To bombard our service with requests, we use a tool called Apache HTTP Benchmark. The -c flag instructs the server to run 100 concurrent requests at the same time.

You run this test on two services, one written in Spring and one in Vert.x, and there is no difference in performance. Why is this the case?

Unlike Vert.x, Spring Framework does not directly control the number of threads it employs. Instead, the container, in our case, Tomcat, determines the number of threads. Tomcat's default setting for the maximum number of threads is 200. This means that there shouldn't be much of a difference between Spring and Vert. x applications until you have at least 200 concurrent requests. Simply put, you're not emphasizing your application enough.

Set the number of concurrent requests higher than the maximum size of your thread pool if you want to stress your Spring application.

Benchmarking on the Same Machine

Let us return to how Vert. x works. I've already mentioned that Vert. x improves performance by queuing all incoming requests. When a response is received, it is also added to the same queue. There are only a few threads, known as EventLoop threads, that are busy processing that queue. The greater the number of requests, the busier the EventLoop threads become and the more CPU they consume.

What now happens when you run a benchmark on your computer? As an example:

ab -c 1000 http://localhost:8080/

The following is what will happen next. The benchmark tool will attempt to generate as many requests as possible while utilizing all of your machine's CPU resources. The Vert. x service will attempt to serve all of those requests while also attempting to use all of the available resources.

To maximize the performance of the Vert. x application during the benchmark, run it on a separate machine that does not share CPU with the benchmark machines.

This brings us to the following point.

  • The Spring Framework's Performance Is Excellent
  • I've been a huge fan of Vert. x for at least the last 5 years. But first, consider the throughput of the Spring application in the earlier-mentioned benchmarks.
  • Plaintext: 28K
  • JSON serialization: 20K
  • Single query: 14K
  • Fortunes: 6K
  • Multiple querie s: 1,8K
  • Data updates: 0,8K


As software engineers, we enjoy comparing the performance of our favorite programming language or framework to that of others.

It's also critical to use objective metrics when doing so. Measuring service throughput with a benchmark is a good place to start, but it must be done correctly.

Check to see if the test you're running is CPU or I/O bound, or if it has another bottleneck.

Also, run your benchmarks on a separate machine than the one that runs your application code. Otherwise, you might be disappointed with the results.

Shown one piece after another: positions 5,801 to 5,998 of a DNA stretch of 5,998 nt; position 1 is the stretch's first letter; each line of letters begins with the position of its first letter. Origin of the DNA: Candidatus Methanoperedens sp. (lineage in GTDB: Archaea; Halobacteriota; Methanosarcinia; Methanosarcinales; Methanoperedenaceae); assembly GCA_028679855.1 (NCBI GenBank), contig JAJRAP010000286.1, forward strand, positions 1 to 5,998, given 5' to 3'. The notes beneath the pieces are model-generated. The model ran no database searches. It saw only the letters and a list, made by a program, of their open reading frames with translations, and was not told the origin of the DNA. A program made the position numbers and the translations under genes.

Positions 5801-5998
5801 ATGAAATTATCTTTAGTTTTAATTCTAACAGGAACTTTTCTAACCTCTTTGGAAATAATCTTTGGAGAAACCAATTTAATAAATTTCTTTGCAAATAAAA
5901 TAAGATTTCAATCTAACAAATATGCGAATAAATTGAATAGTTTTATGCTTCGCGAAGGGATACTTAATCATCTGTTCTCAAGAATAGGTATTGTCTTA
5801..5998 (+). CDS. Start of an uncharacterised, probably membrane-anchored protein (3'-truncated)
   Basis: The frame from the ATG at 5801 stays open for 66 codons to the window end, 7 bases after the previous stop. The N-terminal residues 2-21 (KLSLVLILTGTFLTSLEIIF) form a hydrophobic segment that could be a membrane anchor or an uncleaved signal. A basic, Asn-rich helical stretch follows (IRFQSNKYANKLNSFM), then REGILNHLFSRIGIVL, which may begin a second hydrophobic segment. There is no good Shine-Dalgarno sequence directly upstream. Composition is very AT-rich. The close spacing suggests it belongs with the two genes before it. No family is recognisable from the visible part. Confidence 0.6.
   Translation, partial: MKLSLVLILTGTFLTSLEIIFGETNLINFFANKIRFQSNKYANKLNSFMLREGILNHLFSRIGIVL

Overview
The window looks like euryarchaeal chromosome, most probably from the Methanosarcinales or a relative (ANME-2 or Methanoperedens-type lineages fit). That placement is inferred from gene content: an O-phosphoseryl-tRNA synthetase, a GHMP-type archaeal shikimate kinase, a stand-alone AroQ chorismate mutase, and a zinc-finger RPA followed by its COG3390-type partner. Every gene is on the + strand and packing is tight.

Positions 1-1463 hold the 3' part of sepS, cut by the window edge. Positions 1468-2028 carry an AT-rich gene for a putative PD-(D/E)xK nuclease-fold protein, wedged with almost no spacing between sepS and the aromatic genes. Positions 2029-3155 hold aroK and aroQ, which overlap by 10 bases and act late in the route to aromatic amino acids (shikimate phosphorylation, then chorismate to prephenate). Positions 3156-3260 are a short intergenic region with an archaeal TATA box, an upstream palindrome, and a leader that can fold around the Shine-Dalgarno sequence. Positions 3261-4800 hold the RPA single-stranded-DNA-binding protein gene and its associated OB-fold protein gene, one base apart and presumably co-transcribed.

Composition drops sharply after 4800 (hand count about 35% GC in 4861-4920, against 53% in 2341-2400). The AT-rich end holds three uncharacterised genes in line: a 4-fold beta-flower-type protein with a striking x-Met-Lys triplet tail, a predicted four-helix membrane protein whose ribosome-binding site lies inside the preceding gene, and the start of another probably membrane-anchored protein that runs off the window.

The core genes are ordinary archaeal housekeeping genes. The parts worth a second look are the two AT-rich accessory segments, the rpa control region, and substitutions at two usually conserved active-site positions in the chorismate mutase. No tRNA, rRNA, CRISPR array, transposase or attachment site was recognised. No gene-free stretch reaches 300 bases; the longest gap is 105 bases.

Finally, I've witnessed companies encountering throughput bottlenecks in their language or framework, and I've even assisted in the resolution of some of them. However, there are many successful businesses out there that may not require all of that throughput, and you may be working for one of them. Creating a good benchmark is difficult and time-consuming. Consider whether that is the most pressing issue you should be addressing. If you have any doubt about the above topic. Don’t hesitate to contact us. Airo Global Software will be your digital partner.

E-mail id: [email protected]

enter image description here

Author - Johnson Augustine
Chief Technical Director and Programmer
Founder: Airo Global Software Inc
LinkedIn Profile:

I burned myself out in my first six months as a tech lead. It had always been a goal of mine to be a tech lead, but after accomplishing that goal, I spent some time regretting my decision.

I was putting in a lot more hours as a tech lead during the day and catching up on my ticket work at night. I wasn't sure what the role entailed, so I just did what I saw the previous tech lead do. I was totally unprepared for it.

That was five years ago, and in that time, I've served as a tech lead and engineering manager for three teams. With time, the experience became easier, and the expectations of a tech lead became clearer. There's no reason for new tech leaders to figure it all out on their own — here's my advice on how to be a better tech leader.

First, what exactly is a Tech Lead?

At different companies, the term "tech lead" can mean slightly different things. A team lead is a type of tech lead in which you are responsible for the day-to-day operations and delivery of a quality product from a development team but have no hiring/firing power.

The second type of tech lead is an engineering manager, in which you are a manager with hiring and firing authority as well as people management responsibilities such as regular performance reviews. These can sometimes be combined into a single role. I've also seen it as two distinct roles.

The third type of tech lead is the lead engineer, who is a senior member of the team who occasionally leads smaller projects but primarily in a technical capacity such as doing code reviews, developing a data model for a new project, or architecting the project.